John Creech is the Website Content Manager, Ken Varnum is Web Systems Manager
Use the regular libguides XML data dump to search via Solr, to integrate search results with those from the rest of the Drupal site.
Similar to UT Mississauga, librarians are listed in the catalogue by subject headings (call number ranges) and if there's a high-enough number of matches the subject librarian will appear along with the search results. In Drupal, taxonomies are assigned to librarians.
An excellent tip picked up from Ken Varnum, Hathi is pronounced "Hot-ty" (that's 98% correct, but a lot better than the way I had been pronouncing it! :-)
Marshall Breeding on SEO, then Andrew White from SUNY Stony Brook Scholarly Stats, a service which is supposed to help with COUNTER and SUSHI stats.
Check out Splunk.com - appears to be a real memory and processor hog, but could provide some interesting slice and dice on ezproxy stats.
Kara Reuter, Extreme Makeover - user-centered design of http://worthingtonlibraries.org - they borrowed heavily from the museum world using a "visit" link to contain information about hours, parking, info, etc. Their navigation choices are Visit / Borrow / Research / Interact / Calendar / About
Char Booth suggests replicating the OCLC User Perception reports at the local level - the survey instruments should be available. "The more you like libraries, the more likely you are to like library technology" NOT "younger people like library tech" The report Char was speaking to is Informing Innovation: Tracking student interest in emerging library technologies at Ohio University (147-pg PDF). Really interesting results, but Char pointed out several times that this is a case study, and that results could be pretty different at your library.
Keynote - Day 3 - Growing up and Grown-up Digital - Net-Gen Speaks
Stephen Abrahms and a panel of teens - see note above about "case study". Really interesting to hear these three young adults talk about their use of technology and thoughts about libraries, but I wouldn't bet any money that this was a representative sample of America's youth.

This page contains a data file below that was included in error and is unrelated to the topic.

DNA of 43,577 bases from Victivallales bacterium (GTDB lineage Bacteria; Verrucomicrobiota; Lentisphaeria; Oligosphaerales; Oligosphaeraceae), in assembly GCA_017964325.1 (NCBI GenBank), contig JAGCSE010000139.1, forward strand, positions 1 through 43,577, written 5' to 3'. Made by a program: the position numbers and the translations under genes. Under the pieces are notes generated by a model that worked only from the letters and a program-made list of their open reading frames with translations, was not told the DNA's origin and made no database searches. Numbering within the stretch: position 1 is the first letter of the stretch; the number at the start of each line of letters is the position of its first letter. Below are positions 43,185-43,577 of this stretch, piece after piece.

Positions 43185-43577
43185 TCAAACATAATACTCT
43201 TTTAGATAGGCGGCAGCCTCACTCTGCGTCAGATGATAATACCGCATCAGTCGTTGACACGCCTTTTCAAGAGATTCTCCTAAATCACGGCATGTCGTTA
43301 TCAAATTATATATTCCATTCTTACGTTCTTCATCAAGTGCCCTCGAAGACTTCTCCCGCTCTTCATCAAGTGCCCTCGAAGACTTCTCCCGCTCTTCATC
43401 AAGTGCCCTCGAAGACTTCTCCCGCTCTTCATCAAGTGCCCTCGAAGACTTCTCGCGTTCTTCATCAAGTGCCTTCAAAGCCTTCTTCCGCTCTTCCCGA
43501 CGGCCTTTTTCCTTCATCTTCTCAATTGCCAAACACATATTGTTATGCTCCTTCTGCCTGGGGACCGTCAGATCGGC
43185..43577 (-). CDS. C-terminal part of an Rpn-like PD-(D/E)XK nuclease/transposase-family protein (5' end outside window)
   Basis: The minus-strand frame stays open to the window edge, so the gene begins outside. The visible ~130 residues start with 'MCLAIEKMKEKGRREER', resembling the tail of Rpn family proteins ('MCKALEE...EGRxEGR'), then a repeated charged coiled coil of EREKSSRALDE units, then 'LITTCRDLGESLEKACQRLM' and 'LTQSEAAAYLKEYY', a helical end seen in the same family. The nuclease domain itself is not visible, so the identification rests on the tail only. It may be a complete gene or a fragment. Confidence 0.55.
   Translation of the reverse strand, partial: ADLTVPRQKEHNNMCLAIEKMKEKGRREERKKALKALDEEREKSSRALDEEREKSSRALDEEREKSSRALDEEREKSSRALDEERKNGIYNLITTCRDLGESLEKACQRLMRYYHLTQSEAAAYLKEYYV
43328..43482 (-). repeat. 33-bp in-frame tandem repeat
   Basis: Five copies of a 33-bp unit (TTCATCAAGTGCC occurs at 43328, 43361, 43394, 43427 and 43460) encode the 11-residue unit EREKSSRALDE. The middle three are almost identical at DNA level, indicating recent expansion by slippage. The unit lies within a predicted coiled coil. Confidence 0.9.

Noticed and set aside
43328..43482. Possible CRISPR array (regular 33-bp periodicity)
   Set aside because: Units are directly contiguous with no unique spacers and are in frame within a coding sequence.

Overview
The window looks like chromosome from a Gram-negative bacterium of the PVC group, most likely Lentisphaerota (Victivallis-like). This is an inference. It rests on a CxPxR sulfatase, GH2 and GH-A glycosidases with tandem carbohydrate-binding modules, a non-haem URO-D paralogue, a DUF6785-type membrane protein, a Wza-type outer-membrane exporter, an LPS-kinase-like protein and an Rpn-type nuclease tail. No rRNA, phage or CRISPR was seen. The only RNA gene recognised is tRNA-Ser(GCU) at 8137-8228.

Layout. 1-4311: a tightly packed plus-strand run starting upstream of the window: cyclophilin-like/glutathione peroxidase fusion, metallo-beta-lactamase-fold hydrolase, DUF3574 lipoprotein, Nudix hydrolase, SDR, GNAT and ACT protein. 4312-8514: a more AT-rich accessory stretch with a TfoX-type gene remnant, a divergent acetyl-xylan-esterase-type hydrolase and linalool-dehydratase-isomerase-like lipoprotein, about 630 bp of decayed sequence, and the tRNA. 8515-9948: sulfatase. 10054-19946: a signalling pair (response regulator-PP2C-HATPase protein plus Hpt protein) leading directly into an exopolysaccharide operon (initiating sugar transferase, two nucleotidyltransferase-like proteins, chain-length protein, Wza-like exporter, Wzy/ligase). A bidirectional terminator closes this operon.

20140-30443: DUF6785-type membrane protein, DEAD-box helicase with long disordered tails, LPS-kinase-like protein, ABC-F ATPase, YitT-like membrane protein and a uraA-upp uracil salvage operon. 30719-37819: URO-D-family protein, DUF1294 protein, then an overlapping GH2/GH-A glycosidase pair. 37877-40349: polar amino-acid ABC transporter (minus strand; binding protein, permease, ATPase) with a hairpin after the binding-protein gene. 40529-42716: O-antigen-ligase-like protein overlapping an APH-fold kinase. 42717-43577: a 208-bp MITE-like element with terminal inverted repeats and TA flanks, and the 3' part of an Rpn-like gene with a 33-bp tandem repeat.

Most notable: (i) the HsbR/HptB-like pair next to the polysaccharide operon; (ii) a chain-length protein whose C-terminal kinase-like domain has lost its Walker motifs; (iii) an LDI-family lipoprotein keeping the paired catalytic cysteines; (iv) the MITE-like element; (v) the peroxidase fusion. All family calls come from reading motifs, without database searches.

Nicole Engard - Library Mashups
http://mashups.web2learning.net (homepage for her recent book, Library Mashups)
http://www.programmableweb.com -- tracks mashups and tools
Mashup Tools - Yahoo Pipes (http://pipes.yahoo.com) Jody Fagan wrote an article in Computers in Libraries (2007) that explained it very well for Nicole - also chapter 7 of Nicole's book
http://readingradar.com - NYT bestseller list and merges with data from Amazon.com
http://www.thisweknow.org - interesting local / govt info for locations in the US
Check out "machine tags" on the flickr API
http://mashups.plsinfo.craftyspace.com - Library Mashup Demo site
http://openlibrary.org/dev/docs/api - Open Library APIs
http://worldcat.org/devnet/wiki/SearchAPIDetails - WorldCat APIs
I could really use an entire session or workshop on Yahoo Pipes! - plenty of reading to do there.
And that's where my notes end. Overall I really enjoyed the conference this year; especially nice to meet so many twitter friends in person :-) Might be heading to CIL2010 next April - that'd be my first time there since 1994!